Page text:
Jewish Book World Magazine

Most Helpful Customer Reviews

2 of 2 people found the following review helpful By Rachel Kamin on January 27, 2007
Format: Hardcover
In this midrash from the story of the binding of Isaac, God sends a ram to take Isaac's place on the alter. Even though "the evil one," depicted as a horned devil, tries to prevent the ram from reaching Abraham, God intervenes, stopping Abraham from sacrificing his son. The ram is slaughtered instead and his soul flies up to heaven and becomes part of the Temple alter, the foundation of Jerusalem, the harp of Kind David, and the cape of the prophet Elijah. The sophisticated language of Gerstein's retelling, the complex themes, and the scary illustrations limit the audience to older readers already familiar with the story of the Akeda. But, the book is a wonderful way to spark a discussion of midrashim, the role of animals in our world, and the Jewish values of obedience to God and saving human life (pikuach nefesh). As with other biblically based books by Mordicai Gerstein (The Shadow of a Flying Bird, Jonah and the Two Great Fish, Queen Esther, the Morning Star, and Noah and the Great Flood), the text reads fluidly aloud and the fanciful illustrations include many intricate and hidden details such as the hands and face of God in the clouds.
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1 of 1 people found the following review helpful By Experienced Editor VINE VOICE on October 15, 2009
Format: Hardcover
One of the most difficult stories in the Bible is that of Abraham and Isaac (Genesis 22). The tale is familiar to Christians, Jews, and Muslims, and people of faith have wrestled for thousands of years with how God could ask a man to kill his son. Isaac was spared, of course, once Abraham demonstrated his willingness to obey God in all things, and God then provided a ram as a substitute sacrifice.
This complex tale seems an unlikely subject for a picture book. Yet author-illustrator Gerstein has crafted a beautiful and reverent presentation. His narrative is based on a Jewish Midrash, or legend about the Old Testament story. This version begins on the last day of Creation, when God makes a white ram, places him in the garden of Eden, and says, "Wait here until I call you."
Through the ages, the ram waits patiently until God says, "Today is the day." And then the little ram runs out of the garden, over rocky mountains, across thirsty deserts, through dark swamps and tangled jungles, resisting the temptations of "the evil one" who tries to stop him. The ram's death is delicately handled: no blood, only the ram's soul leaping joyfully into God's hands. The story doesn't end here, however, but allows Abraham to question God and recounts the many blessings that followed because of his--and the ram's--faithfulness.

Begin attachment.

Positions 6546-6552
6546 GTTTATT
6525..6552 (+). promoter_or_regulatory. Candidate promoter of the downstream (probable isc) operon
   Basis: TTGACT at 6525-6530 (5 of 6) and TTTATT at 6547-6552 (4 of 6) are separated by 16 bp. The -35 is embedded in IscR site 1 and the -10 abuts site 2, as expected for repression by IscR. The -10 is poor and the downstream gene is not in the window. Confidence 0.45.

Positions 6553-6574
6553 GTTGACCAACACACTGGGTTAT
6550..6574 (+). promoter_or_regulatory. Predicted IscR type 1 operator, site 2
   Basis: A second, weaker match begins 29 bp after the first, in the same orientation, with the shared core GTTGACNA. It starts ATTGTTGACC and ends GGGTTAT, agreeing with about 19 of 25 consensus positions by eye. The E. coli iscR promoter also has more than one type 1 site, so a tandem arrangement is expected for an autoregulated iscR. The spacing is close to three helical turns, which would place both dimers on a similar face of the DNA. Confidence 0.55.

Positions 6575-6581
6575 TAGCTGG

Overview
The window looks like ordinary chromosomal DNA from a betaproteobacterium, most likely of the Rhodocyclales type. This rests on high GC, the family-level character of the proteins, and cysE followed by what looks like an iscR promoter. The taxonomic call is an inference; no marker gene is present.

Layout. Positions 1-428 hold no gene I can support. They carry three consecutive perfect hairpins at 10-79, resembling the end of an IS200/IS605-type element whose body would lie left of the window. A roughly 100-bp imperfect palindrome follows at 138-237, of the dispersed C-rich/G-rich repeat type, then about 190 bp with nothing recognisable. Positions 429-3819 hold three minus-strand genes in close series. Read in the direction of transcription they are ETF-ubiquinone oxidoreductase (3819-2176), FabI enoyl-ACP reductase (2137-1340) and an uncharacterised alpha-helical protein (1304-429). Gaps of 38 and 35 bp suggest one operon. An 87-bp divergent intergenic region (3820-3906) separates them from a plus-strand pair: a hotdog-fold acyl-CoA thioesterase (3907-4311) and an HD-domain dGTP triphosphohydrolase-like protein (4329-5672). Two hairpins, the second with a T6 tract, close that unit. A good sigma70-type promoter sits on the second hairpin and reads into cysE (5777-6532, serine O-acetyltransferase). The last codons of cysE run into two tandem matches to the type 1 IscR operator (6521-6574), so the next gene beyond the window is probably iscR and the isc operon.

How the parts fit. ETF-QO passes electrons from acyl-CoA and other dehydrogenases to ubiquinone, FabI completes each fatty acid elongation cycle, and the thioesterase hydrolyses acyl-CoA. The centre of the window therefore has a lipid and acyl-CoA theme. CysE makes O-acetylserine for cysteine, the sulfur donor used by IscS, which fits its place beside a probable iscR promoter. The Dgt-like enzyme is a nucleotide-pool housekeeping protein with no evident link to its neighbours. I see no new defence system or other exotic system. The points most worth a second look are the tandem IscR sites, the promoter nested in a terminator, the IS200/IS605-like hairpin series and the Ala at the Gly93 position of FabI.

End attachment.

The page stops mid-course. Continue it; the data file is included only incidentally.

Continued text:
Gerstein, a Caldecott Award winning artist, used pen and ink, oil paint, and colored pencil to create amazing art: childlike in its apparent simplicity yet with a subtle sophistication that rewards close study. Each page turn reveals new wonders. The devil appears in several guises, tempting and menacing at the same time.
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1 of 1 people found the following review helpful By Jewish Book World Magazine on December 21, 2006
Format: Hardcover
The gorgeous cover illustration of this book depicts a plaintive white ram in mid-leap, bounding out of paradise on his way to his mission of self-sacrifice. That sad-eyed, heroic ram spoke to me from between the loving "hands" of God, who made him "on the last day of the Creation, in the twilight of the first Sabbath". And there he is again, on the book's opening page, nestled within God's hands, floating above the newly created world, waiting for his moment.

In the peaceful beauty of the Garden of Eden, the lonely ram waits. Adam and Eve and all the other creatures have left the garden, and ages have passed, but still he waits for God to wake him and tell him that his time has come. When he is finally called upon by God, he runs from the garden and encounters the "evil one" in a variety of forms including a red devil, a field of inviting green grass, a cool, sparkling fountain, and a fierce lion. Each time the ram encounters this "evil one" he is not dissuaded from his goal: "I must save the child!", he repeats, and the tension builds. When the ram arrives at the sacred mountain, he sees a "child tied and bound on an altar, and a weeping man." "Wait!", the ram cries, "I am here! Take me!" Then God asks Abraham to remove his son from the altar, and God says, "I wanted the whole world to see your love and your trust in me, so that all people might follow your example." Abraham then frees the struggling ram, who is caught in the brambles, and the ram leaps onto the altar and speaks. "Abraham", says the proud but doomed ram, "On Rosh Hashanah, blow through one of my horns, and God will hear the sound and remember Isaac and me, the white ram that took his place.